The human endothelial cell in tissue culture

  • Yuji Maruyama


Endothelial cells of the human umbilical vein were isolated by trypsin and cultured. Histological preparations of those umbilical cords were made to check the removal of the endothelium and not of other tissues.

The cells in culture grew in sheets which were identified with endothelial cells. Isolated cells rarely showed a spindle shape. Further investigation is needed to distinguish spindle-shaped cells from fibroblasts or other cellular elements.

Identification of endothelial cells in the previous reports and materials used are discussed.


Endothelial Cell Tissue Culture Trypsin Umbilical Cord Umbilical Vein 
These keywords were added by machine and not by the authors. This process is experimental and the keywords may be updated as the learning algorithm improves.


Unable to display preview. Download preview PDF.

Unable to display preview. Download preview PDF.


  1. Altschul, R.: Endothelium, its development, morphology, function, and pathology. New York: Macmillan 1954.Google Scholar
  2. Benewolenskaja, S. W.: Hematopoiesis in cultures of embryonic liver of man. Arch. exp. Zellforsch. 9, 128–141 (1930).Google Scholar
  3. Bornstein, M. B.: Reconstituted rat-tail collagen used as substrate for tissue cultures on coverslips in Maximow slides and roller tubes. Lab. Invest. 7, 134–137 (1958).Google Scholar
  4. Cameron, G., and R. Chambers: Neoplasm studies III. Organization of cells of human tumors in tissue culture. Amer. J. Cancer 30, 115–129 (1937).Google Scholar
  5. Fujita, T.: Histological studies on the neuro-insular complex in the pancreas of some mammals. Z. Zellforsch. 50, 94–109 (1959).Google Scholar
  6. Gomori, G.: Microtechnical demonstration of phosphatase in tissue sections. Proc. Soc. exp. Biol. Med. (N. Y.) 42, 23–26 (1939).Google Scholar
  7. —: The distribution of phosphatase in normal organs and tissues. J. cell. comp. Physiol. 17, 71–83 (1941).Google Scholar
  8. Herzog, G., u. W. Schopper: Über das Verhalten der Blutgefäße in der Kultur. Arch. exp. Zellforsch. 11, 202–218 (1931).Google Scholar
  9. Honjin, R., T. Nakamura, Y. Okayama, Z. Nunogami and T. Wazima: Histochemistry of alkaline phosphatase. Report 2. A new histochemical procedure for alkaline phosphatase with alizarin red. Acta Anat. Nippon 37, 126–133 (1962).Google Scholar
  10. Hueper, W. C., and M. A. Russell: “Capillary-like formations” in tissue cultures of leucocytes. Arch. exp. Zellforsch. 12, 407–424 (1932).Google Scholar
  11. Kabat, E. A., and J. Furth: A histochemical study of the distribution of alkaline phosphatase in various normal and neoplastic tissues. Amer. J. Path. 17, 303–318 (1941).Google Scholar
  12. Khlopin, N. G.: Changes in the endothelium of the arteries, veins and heart in experimental conditions. Voprosy Etiologii I Pathogeneza Opukholei (Leningrad) 1957, 21–25 (Abst.). Excerpta med. (Amst.), Sect. I, 14, 425 (1960).Google Scholar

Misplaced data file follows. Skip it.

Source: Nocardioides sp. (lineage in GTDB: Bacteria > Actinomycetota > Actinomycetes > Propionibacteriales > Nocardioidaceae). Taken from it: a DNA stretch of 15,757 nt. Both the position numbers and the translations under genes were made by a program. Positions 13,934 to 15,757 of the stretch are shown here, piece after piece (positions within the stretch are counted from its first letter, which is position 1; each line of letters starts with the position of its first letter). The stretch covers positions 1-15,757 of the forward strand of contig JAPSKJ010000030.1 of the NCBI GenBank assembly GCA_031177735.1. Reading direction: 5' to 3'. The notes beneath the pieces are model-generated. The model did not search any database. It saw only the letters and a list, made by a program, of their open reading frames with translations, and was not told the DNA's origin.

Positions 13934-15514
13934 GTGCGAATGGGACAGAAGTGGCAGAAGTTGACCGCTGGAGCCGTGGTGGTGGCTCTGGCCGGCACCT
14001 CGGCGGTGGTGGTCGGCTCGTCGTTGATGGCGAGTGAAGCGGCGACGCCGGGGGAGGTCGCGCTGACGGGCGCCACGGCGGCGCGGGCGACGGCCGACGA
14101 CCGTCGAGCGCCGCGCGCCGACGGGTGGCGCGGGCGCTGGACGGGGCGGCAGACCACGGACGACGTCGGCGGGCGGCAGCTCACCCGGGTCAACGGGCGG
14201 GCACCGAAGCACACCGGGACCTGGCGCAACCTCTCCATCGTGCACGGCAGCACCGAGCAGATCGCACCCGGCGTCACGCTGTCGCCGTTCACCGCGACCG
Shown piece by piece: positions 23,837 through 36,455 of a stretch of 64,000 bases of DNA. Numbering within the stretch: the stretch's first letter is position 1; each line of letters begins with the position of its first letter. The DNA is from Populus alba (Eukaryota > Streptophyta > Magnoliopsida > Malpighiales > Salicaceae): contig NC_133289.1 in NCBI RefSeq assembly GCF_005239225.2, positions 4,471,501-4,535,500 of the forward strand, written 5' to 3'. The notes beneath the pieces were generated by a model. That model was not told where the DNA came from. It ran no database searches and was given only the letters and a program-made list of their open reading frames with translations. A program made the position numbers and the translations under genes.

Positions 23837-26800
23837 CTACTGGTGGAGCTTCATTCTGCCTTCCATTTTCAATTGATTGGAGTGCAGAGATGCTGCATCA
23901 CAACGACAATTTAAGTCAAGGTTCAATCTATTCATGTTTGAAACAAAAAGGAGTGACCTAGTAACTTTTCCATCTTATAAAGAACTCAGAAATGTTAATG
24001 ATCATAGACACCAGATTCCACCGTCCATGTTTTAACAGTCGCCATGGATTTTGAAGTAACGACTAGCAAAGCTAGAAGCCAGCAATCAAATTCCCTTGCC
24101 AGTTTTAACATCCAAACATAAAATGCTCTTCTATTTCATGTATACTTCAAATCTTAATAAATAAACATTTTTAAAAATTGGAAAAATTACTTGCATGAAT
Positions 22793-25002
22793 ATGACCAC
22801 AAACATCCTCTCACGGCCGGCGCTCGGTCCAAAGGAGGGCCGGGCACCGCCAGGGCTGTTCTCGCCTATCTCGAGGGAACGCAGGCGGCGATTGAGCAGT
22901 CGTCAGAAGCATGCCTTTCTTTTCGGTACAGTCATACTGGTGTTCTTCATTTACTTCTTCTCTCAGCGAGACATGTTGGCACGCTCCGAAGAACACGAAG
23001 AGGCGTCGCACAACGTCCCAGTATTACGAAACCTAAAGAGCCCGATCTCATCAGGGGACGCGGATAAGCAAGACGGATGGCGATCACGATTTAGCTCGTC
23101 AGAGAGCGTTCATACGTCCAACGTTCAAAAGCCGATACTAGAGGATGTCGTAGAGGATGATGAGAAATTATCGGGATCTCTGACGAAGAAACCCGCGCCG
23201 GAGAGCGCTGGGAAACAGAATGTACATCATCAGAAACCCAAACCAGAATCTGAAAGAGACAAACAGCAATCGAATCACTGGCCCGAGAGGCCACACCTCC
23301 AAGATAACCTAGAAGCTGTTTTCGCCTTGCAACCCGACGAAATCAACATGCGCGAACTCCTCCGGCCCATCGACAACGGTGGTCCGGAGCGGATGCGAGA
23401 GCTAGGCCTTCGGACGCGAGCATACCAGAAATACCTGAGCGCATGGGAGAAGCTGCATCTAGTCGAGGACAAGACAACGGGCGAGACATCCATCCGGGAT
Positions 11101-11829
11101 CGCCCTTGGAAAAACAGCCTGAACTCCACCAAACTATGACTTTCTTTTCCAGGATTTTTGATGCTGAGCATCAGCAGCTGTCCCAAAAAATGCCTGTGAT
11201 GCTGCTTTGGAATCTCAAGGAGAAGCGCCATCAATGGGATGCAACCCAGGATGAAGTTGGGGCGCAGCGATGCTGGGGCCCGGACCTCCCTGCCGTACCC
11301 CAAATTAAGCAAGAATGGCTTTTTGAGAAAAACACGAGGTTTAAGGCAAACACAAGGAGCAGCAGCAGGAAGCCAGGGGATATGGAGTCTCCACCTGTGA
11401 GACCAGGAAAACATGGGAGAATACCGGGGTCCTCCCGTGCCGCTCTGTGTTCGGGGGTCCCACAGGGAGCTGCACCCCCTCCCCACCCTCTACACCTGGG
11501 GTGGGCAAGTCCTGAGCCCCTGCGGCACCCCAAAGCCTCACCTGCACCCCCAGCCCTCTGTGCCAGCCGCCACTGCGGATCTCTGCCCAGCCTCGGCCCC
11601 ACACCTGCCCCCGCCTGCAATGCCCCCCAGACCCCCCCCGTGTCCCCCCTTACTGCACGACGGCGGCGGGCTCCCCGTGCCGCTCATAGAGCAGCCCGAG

13. —, and N. M. Chistova: Endothelial tissue culture. Doklady Biol. Sci. Sect. 119, 217–220 (1958) (Abst.). Excerpta med. (Amst.), Sect. I, 14, 596 (1960).Google Scholar
  14. Landow, H., E. A. Kabat and W. Newman: Distribution of alkaline phosphatase in normal and in neoplastic tissues of the nervous system, a histochemical study. Arch. Neurol. Psychiat. (Chic.) 48, 518–530 (1942).Google Scholar
  15. Lewis, W. H.: Smooth muscle and endothelium in tissue culture. Anat. Rec. 21, 72 (1921).Google Scholar
  16. —: Endothelium in tissue culture. Amer. J. Anat. 30, 39–59 (1922).Google Scholar
  17. —: The outgrowth of endothelium and capillaries in tissue culture. Bull. Johns Hopk. Hosp. 48, 242–253 (1931).Google Scholar
  18. Maximow, A. A.: Behavior of endothelium of blood vessels in tissue culture. Anat. Rec. 29, 369 (1925).Google Scholar
  19. Murray, M. R., and A. P. Stout: Cultural characteristics of a hemangioendothelioma. Amer. J. Path. 20, 277–283 (1944).Google Scholar
  20. Nishibe, M.: Growth of endocardial cells from the chick embryo heart in vitro. Arch. exp. Zellforsch. 7, 333–343 (1928–1929).Google Scholar
  21. Parker, R. C.: The development of organized vessels in cultures of blood cells. Science 77, 544–546 (1933).Google Scholar
  22. Rienhoff jr., W. F.: Development and growth of the metanephros or permanent kidney in chick embryos (8 to 10 days incubation). Bull. Johns Hopk. Hosp. 33, 392–406 (1922).Google Scholar
  23. Schopper, W.: Netzexplantation. Verh. dtsch. path. Ges. 24, 25–28 (1929).Google Scholar
  24. Scriba, K.: Explantationsstudien über das Gefäßwachstum bei 9 Tage alten Hühnerembryonen. Arch. exp. Zellforsch. 17, 68–77 (1935).Google Scholar
  25. Silberberg, M.: Endothel in der Gewebskultur. Arch. exp. Zellforsch. 9, 36–53 (1930).Google Scholar
  26. Takamatsu, H.: Histologische und biochemische Studien über die Phosphatase. I. Histochemische Untersuchungsmethodik der Phosphatase und deren Verteilung in verschiedenen Organen und Geweben. Trans. Soc. Path. Jap. 29, 492–498 (1939).Google Scholar
  27. Törö, E.: Untersuchungen über die Potenz der Endothelzellen bei der Gefäßbildung in der Gewebekultur. Arch. exp. Zellforsch. 20, 156–171 (1937).Google Scholar
  28. White, J. F., and M. S. Parshley: Growth in vitro of blood vessels from bone marrow of adult chicken. Amer. J. Anat. 89, 321–345 (1951).Google Scholar

Copyright information

© Springer-Verlag 1963

Authors and Affiliations

  • Yuji Maruyama
    • 1
  1. 1.Department of SurgeryTokyo University School of MedicineTokyo

Personalised recommendations